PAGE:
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What We Don’t Know About Drones

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The Pulse

What We Don’t Know About Drones

The Diplomat blogger Kiran Nazish reminds an audience that the drone debate needs to consider the human cost.

The gaps in public understanding of the effects of drone strikes in Pakistan and elsewhere was made clear during a presentation given by Pakistani journalist Kiran Nazish, at O. P. Jindal Global University near Delhi. The talk, called, “Drone Attacks on Pakistan: The impact on Humanitarian Life and the Legal Debate,” was moderated by Dr. Robert Barnidge Jr., Associate Professor and Assistant Dean at the University, and author of The Liberal Way of War.

On hand was an international audience that included Indians, Africans, Nepalese, Canadians and Americans, all with their own perspectives on drone warfare. Most quickly realized, however, how little they understood about the repercussions of drone strikes in Pakistan and the humanitarian and legal dynamics.

“In a drone war that aims to protect the rest of the world, we do not know the faces or names of Pakistani people losing their lives every time the strike misses the target and kills someone else. Unfortunately these people are just called collateral damage and shrugged off as statistics on the list,” she said. “How and why this is allowed in a world with an international humanitarian legal system and United Nations, and countries that make promises to protect democracies, is simply because we still have not studied the costs of this war beyond statistics. And until we do that, we will not be able to be sincere in the debate.”

Nazish went on to question why the legal and humanitarian realities of drone warfare were at conflict with each other. “Current international humanitarian law and the law of wars are not equipped to deal with the issue of drone warfare. We need to improvise and redesign laws that fit for this specific instance,” she noted.

An international lawyer, Barnidge sees U.S. involvement in Pakistan as legal. In his view, the U.S. is justified in its actions, given that it is fighting an armed international conflict, which gives it the right to pursue hostile elements across state boundaries if that state is unwilling or unable to stop enemy forces, as has been the case in Pakistan. This military action requires no legal redress by U.S. courts or other judicial bodies as it is an act of war, no different than any other.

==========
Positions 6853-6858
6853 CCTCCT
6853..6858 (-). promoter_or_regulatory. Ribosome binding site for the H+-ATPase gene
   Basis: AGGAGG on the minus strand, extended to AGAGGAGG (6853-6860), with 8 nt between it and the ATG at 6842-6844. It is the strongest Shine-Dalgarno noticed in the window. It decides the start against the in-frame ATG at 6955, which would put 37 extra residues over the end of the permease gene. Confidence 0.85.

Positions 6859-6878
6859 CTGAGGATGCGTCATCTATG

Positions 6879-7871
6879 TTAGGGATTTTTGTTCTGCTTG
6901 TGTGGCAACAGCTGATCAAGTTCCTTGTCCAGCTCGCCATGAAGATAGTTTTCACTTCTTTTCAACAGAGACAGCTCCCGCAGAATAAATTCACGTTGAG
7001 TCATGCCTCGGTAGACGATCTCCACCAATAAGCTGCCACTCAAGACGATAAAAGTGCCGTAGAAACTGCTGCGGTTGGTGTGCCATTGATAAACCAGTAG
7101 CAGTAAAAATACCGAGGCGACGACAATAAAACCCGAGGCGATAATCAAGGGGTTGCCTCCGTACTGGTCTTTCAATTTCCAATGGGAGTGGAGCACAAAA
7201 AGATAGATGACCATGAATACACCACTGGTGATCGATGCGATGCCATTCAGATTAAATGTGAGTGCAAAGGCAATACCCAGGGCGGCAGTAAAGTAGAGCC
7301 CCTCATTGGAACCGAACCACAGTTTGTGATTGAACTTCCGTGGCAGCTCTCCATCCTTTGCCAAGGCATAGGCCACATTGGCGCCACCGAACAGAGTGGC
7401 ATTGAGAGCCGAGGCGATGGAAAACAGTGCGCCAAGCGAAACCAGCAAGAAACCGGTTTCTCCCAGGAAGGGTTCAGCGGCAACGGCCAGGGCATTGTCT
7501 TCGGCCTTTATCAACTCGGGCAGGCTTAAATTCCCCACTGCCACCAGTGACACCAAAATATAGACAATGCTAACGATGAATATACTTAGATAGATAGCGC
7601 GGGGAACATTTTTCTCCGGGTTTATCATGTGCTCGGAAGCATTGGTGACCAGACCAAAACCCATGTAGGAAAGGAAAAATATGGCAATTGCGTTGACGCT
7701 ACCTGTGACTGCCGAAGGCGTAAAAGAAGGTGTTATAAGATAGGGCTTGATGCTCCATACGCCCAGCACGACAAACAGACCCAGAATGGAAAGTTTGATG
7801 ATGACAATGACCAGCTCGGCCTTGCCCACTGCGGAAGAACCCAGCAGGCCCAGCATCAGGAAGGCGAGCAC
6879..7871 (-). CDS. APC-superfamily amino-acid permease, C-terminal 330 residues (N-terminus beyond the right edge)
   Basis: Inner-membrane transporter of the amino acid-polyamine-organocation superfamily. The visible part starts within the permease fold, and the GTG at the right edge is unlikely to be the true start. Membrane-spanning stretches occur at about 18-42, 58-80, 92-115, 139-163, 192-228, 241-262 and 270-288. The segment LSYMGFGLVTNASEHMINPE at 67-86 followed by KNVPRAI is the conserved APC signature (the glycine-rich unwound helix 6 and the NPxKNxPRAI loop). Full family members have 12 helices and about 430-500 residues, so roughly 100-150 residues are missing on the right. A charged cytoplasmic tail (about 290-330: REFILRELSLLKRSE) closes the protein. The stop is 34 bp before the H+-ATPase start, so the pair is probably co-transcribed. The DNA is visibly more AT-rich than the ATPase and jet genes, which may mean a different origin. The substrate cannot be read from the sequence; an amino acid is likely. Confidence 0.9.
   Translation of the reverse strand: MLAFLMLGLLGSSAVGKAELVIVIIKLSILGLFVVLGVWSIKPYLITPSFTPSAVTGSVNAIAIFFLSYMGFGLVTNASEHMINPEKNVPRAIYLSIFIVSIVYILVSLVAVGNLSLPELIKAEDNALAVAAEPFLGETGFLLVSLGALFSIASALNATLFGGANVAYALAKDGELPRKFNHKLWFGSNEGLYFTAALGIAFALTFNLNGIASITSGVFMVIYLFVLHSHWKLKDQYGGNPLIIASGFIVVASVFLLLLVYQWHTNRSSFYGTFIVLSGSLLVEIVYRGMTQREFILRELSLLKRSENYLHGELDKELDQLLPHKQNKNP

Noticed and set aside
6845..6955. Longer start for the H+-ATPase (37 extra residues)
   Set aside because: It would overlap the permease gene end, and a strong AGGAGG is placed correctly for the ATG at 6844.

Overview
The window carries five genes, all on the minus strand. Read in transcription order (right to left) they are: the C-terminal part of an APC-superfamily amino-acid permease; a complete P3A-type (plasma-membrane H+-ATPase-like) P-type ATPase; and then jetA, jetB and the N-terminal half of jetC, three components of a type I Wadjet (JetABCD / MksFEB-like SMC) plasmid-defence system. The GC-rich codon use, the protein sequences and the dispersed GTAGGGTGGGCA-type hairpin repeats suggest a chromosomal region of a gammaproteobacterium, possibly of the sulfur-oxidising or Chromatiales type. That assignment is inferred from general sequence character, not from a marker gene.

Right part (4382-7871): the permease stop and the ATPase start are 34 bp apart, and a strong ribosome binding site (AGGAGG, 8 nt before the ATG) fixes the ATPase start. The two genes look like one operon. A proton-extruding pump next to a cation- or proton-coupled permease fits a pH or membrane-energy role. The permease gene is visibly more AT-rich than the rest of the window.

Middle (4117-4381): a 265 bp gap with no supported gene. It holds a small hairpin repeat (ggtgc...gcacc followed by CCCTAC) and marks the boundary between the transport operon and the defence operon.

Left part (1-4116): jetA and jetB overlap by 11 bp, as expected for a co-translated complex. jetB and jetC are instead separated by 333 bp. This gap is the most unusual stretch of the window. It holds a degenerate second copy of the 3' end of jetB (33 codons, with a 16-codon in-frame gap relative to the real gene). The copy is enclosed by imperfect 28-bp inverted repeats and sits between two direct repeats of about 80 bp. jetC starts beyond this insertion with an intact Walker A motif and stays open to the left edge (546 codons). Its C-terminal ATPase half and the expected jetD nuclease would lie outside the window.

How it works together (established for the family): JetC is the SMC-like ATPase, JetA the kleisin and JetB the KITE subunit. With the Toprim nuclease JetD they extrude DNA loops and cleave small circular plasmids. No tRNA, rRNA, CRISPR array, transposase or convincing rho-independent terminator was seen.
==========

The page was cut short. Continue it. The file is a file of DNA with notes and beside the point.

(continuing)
Nazish countered with another perspective. “This is not a regular war and the element of physical absenteeism of the attacker brings a new dynamic, which is what we need to scrutinize again. This is not like any other war. If anyone says that, they are being manipulative and insincere.” She then went on to draw attention to the human element of the War on Terror. Having visited nearby locations, on the outskirts of Waziristan where the drone strikes have been focused, and meeting other drone victims in FATA, Mohmand Agency and Peshawar, she provided firsthand accounts of the indelible impact of the strikes, such as the “60,000 internally displaced persons who had to leave their homes behind because of the war and now live in camps in Jalozai and other parts of the country.”

Drone strikes impart terror that goes beyond the legal calculation of the collateral damage inflicted, she noted, including the psychological impact on people living in the neighbourhood where drones buzz above their heads. Nazish spoke about how the hissing that the drones make has altered the psyche of those living in the affected area. This sound has been tied to depression and post-traumatic stress disorder, with implications for a significant proportion of the strike zone population.

With the sound comes the fear of actually being targeted. As Taliban agents often remain hidden, often the only opportunity for drone strikes are public spaces such as markets or tribal meetings called Jirgas. The strikes then eliminate militants and civilians alike.

Nazish explained how civilians who flee the area are forced to move into tent cities, generally lacking in basic healthcare and educational opportunities for the displaced. Some families have to sell all their possessions to travel to the nearest hospital or risk being treated by untrained medical staff.

This displaced population feels ever rising resentment toward the U.S., creating a new generation of Taliban militants.

Cameron Paxton is a graduate of Chicago University and currently researching at  O.P Jindal Global University, India before he goes back to the U.S. to continue with his PhD.